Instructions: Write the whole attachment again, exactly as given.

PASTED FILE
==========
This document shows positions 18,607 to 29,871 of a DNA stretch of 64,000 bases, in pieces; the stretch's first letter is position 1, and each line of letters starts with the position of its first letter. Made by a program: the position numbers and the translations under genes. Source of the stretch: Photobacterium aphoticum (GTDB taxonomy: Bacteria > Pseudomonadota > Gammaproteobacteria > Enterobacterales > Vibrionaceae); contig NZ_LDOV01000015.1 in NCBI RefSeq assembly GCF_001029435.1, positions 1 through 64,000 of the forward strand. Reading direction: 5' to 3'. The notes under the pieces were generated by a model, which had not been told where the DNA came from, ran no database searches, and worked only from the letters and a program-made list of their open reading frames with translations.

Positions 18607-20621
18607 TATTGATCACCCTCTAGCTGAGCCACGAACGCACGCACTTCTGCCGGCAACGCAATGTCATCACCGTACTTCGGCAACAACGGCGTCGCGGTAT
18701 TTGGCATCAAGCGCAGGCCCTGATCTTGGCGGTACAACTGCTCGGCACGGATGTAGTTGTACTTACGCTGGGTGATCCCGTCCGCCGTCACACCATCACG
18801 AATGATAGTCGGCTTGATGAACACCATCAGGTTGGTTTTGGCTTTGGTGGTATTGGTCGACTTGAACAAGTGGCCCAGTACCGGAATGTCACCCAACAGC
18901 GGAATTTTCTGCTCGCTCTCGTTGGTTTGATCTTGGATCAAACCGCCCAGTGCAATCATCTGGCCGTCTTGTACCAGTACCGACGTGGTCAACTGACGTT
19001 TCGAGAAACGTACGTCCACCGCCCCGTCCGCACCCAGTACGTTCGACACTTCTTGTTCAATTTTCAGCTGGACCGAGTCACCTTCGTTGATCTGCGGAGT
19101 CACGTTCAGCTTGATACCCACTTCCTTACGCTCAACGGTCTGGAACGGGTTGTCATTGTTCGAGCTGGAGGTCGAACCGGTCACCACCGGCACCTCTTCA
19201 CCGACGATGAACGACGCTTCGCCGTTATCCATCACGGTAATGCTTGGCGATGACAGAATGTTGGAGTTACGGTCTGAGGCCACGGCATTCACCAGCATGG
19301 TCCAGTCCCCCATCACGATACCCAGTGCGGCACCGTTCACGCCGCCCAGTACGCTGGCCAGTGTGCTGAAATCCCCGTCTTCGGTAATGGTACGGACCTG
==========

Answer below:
This document shows positions 18,607 to 29,871 of a DNA stretch of 64,000 bases, in pieces; the stretch's first letter is position 1, and each line of letters starts with the position of its first letter. Made by a program: the position numbers and the translations under genes. Source of the stretch: Photobacterium aphoticum (GTDB taxonomy: Bacteria > Pseudomonadota > Gammaproteobacteria > Enterobacterales > Vibrionaceae); contig NZ_LDOV01000015.1 in NCBI RefSeq assembly GCF_001029435.1, positions 1 through 64,000 of the forward strand. Reading direction: 5' to 3'. The notes under the pieces were generated by a model, which had not been told where the DNA came from, ran no database searches, and worked only from the letters and a program-made list of their open reading frames with translations.

Positions 18607-20621
18607 TATTGATCACCCTCTAGCTGAGCCACGAACGCACGCACTTCTGCCGGCAACGCAATGTCATCACCGTACTTCGGCAACAACGGCGTCGCGGTAT
18701 TTGGCATCAAGCGCAGGCCCTGATCTTGGCGGTACAACTGCTCGGCACGGATGTAGTTGTACTTACGCTGGGTGATCCCGTCCGCCGTCACACCATCACG
18801 AATGATAGTCGGCTTGATGAACACCATCAGGTTGGTTTTGGCTTTGGTGGTATTGGTCGACTTGAACAAGTGGCCCAGTACCGGAATGTCACCCAACAGC
18901 GGAATTTTCTGCTCGCTCTCGTTGGTTTGATCTTGGATCAAACCGCCCAGTGCAATCATCTGGCCGTCTTGTACCAGTACCGACGTGGTCAACTGACGTT
19001 TCGAGAAACGTACGTCCACCGCCCCGTCCGCACCCAGTACGTTCGACACTTCTTGTTCAATTTTCAGCTGGACCGAGTCACCTTCGTTGATCTGCGGAGT
19101 CACGTTCAGCTTGATACCCACTTCCTTACGCTCAACGGTCTGGAACGGGTTGTCATTGTTCGAGCTGGAGGTCGAACCGGTCACCACCGGCACCTCTTCA
19201 CCGACGATGAACGACGCTTCGCCGTTATCCATCACGGTAATGCTTGGCGATGACAGAATGTTGGAGTTACGGTCTGAGGCCACGGCATTCACCAGCATGG
19301 TCCAGTCCCCCATCACGATACCCAGTGCGGCACCGTTCACGCCGCCCAGTACGCTGGCCAGTGTGCTGAAATCCCCGTCTTCGGTAATGGTACGGACCTG